Valuations present a mixed picture. Robert Shiller’s cyclically adjusted price-earnings (CAPE) ratio is at 25.4. The ratio has only been higher in periods around 1929 and 1999. During those time periods, the ratio rose to levels far above where it is now. Thomson Reuters says the S&P 500 is trading at 16.8 times projected 2013 earnings and 15.2 times projected 2014 earnings. Though not cheap, these valuations are not pricey either. On a relative basis, nearly of a third of the approximately 340 S&P 500 companies with both a current and a five-year average price-earnings ratio are trading at valuations below their five-year average. (The relative valuations are based on data in our Stock Investor Pro program.)
As far as what happens following a good year, the data is mixed. According to Sam Stovall at S&P Capital IQ, years with a gain of more than 20% have been followed up by another positive year for the market 78% of the time since 1945. When performance of the previous year is not considered, however, the market has experienced a calendar-year gain 71% of the time.
It’s possible to read the tea leaves as saying one thing or another, but it’s not really clear how this year will turn out. If economic growth is stronger than expected and the politicians don’t do anything to spook Mr. Market, stocks should do well. This forecast assumes traders don’t become too worried about higher interest rates. If growth slows, the outlook could change. The possibility of a currently overlooked or unexpected event affecting the market in either a positive or negative manner always exists.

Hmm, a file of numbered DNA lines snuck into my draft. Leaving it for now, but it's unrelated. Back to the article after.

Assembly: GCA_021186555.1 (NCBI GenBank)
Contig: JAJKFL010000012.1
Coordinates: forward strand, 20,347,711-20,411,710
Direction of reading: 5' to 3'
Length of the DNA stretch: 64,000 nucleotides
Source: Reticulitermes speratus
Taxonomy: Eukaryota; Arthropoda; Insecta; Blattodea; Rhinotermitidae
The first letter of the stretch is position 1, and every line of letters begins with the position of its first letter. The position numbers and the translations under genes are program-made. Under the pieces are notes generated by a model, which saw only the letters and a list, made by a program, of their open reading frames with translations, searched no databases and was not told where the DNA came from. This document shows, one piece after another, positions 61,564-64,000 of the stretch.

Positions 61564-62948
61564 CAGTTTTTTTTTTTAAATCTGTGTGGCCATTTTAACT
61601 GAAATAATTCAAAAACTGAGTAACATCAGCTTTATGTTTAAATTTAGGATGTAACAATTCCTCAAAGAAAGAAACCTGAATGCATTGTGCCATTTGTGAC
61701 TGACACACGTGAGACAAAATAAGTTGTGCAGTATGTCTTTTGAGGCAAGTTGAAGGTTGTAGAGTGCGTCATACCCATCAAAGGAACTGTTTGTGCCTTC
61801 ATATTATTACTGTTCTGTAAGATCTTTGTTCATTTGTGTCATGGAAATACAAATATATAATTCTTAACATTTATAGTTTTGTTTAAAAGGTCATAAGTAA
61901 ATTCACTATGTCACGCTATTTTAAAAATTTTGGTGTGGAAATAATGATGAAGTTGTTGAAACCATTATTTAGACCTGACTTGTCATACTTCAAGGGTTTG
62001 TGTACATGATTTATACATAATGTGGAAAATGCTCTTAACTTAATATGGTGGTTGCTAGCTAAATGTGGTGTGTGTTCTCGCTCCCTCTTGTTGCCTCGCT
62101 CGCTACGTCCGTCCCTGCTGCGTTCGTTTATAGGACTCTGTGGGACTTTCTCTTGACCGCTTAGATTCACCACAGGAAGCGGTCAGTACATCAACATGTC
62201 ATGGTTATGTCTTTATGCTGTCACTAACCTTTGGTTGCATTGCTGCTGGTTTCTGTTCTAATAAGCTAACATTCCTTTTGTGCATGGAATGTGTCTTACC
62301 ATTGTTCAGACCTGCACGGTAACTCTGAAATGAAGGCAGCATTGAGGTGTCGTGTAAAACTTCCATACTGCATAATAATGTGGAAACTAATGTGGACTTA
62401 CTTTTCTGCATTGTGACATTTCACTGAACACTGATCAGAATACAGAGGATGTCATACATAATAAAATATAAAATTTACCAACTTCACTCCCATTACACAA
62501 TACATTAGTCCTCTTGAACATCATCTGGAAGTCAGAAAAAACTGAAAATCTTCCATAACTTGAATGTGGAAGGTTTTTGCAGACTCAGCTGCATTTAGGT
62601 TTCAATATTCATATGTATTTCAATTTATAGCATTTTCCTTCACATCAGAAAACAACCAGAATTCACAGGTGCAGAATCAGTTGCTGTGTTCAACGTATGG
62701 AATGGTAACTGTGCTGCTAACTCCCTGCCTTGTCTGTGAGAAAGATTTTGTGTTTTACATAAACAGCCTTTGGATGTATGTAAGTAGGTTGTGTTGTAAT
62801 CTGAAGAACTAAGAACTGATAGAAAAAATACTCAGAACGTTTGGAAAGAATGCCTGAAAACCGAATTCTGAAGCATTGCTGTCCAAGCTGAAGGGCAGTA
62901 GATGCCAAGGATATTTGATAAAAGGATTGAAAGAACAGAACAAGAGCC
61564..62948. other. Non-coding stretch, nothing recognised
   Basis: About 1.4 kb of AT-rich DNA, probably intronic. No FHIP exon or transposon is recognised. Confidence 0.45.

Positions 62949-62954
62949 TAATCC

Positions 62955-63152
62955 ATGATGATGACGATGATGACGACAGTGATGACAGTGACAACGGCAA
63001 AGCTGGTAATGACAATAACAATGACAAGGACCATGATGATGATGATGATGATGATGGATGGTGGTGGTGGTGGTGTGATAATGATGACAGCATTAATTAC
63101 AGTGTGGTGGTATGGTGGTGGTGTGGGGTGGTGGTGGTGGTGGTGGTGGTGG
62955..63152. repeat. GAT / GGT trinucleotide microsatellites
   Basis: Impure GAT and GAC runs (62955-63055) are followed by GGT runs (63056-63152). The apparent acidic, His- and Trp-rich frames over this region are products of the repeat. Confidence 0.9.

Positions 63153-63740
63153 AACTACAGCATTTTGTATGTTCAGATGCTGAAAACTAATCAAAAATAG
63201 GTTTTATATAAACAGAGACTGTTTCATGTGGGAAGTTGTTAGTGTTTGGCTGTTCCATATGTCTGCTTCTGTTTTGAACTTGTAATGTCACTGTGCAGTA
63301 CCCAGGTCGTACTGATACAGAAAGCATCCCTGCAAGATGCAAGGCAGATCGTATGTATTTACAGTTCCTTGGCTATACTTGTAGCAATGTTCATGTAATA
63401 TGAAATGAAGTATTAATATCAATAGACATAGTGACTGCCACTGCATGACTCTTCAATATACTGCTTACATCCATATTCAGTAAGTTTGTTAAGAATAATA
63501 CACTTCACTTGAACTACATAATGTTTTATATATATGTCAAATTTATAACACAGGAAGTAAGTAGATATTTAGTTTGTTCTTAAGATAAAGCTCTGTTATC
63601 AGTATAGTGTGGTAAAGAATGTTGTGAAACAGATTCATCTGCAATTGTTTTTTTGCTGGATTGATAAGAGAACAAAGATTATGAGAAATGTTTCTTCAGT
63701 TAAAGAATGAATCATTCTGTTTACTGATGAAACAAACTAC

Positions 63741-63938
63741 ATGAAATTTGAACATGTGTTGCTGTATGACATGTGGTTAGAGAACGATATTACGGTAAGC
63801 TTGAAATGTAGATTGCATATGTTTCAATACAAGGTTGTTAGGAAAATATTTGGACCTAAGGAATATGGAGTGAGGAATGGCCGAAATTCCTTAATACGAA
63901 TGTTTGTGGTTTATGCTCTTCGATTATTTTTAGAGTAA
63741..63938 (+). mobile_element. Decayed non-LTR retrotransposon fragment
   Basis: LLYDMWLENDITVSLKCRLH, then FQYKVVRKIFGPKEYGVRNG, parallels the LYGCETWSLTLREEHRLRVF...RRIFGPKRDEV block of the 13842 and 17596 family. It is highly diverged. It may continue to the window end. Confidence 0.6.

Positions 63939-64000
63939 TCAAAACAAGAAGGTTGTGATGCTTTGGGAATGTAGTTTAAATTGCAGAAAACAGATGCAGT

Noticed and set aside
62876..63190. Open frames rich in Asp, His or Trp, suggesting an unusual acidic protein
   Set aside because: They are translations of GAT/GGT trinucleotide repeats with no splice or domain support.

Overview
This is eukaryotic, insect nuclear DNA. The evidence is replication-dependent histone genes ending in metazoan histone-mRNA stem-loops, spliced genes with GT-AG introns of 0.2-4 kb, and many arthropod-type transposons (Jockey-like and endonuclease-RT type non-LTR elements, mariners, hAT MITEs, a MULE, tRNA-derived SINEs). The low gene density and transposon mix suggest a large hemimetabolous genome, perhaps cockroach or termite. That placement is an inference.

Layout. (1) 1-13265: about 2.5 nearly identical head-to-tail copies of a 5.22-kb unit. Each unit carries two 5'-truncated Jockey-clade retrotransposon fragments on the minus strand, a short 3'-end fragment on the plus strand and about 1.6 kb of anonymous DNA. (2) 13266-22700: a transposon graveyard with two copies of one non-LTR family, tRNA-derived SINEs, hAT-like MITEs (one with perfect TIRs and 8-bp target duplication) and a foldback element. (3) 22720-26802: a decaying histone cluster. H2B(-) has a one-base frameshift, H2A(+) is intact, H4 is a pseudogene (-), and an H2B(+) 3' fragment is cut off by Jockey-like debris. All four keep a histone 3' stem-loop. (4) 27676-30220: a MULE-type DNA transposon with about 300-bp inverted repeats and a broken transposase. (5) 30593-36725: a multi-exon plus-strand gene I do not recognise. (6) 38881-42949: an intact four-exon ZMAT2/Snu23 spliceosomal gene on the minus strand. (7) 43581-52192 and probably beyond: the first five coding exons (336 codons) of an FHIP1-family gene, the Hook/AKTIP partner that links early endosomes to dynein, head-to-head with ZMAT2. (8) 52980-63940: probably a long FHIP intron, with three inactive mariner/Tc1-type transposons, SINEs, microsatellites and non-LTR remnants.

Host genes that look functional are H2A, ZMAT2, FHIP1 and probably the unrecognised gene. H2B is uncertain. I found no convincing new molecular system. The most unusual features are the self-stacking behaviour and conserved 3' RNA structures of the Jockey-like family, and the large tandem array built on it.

Though certainty is always welcome, most forecasts tend to be wrong. This is why it is better to understand what the current landscape is and accept the likelihood of an unexpected outcome than to make a big bet based on what you, or someone else, thinks will happen.
More on AAII.com
- Using Seasonal and Cyclical Stock Market Patterns – Jeff Hirsch discussed what he considers to be the three best calendar indicators.
- The Market Timing Approach: A Guide to the Various Strategies – I’m not a proponent of market timing strategies, but I saw this 1994 article in the AAII Journal archives and thought some of you would be interested in reading it.
- How Closely Do You Monitor the Market’s January Performance? – Tell us on the AAII Discussion Boards.
- Don’t forget to take the Sentiment Survey.
The Week Ahead
Approximately 20 members of the S&P 500 will report earnings next week, mostly mega-cap companies. Included in this group will be Dow components JPMorgan Chase (JPM) on Tuesday; American Express Co. (AXP), Goldman Sachs (GS), Intel Corp. (INTC) and UnitedHealth Group (UNH) on Thursday; and General Electric (GE) on Friday.
The first economic reports of note will be released on Tuesday: December retail sales, December import and export prices and November business inventories. The December Producer Price Index (PPI), the January Empire State Index and the Federal Reserve’s Beige Book will be released on Wednesday. Thursday will feature the December Consumer Price Index, the January Philadelphia Fed Survey, and the December National Association of Home Builders housing index. December housing starts and building permits, November industrial production and capacity utilization, and the preliminary University of Michigan January consumer confidence survey will be released on Friday.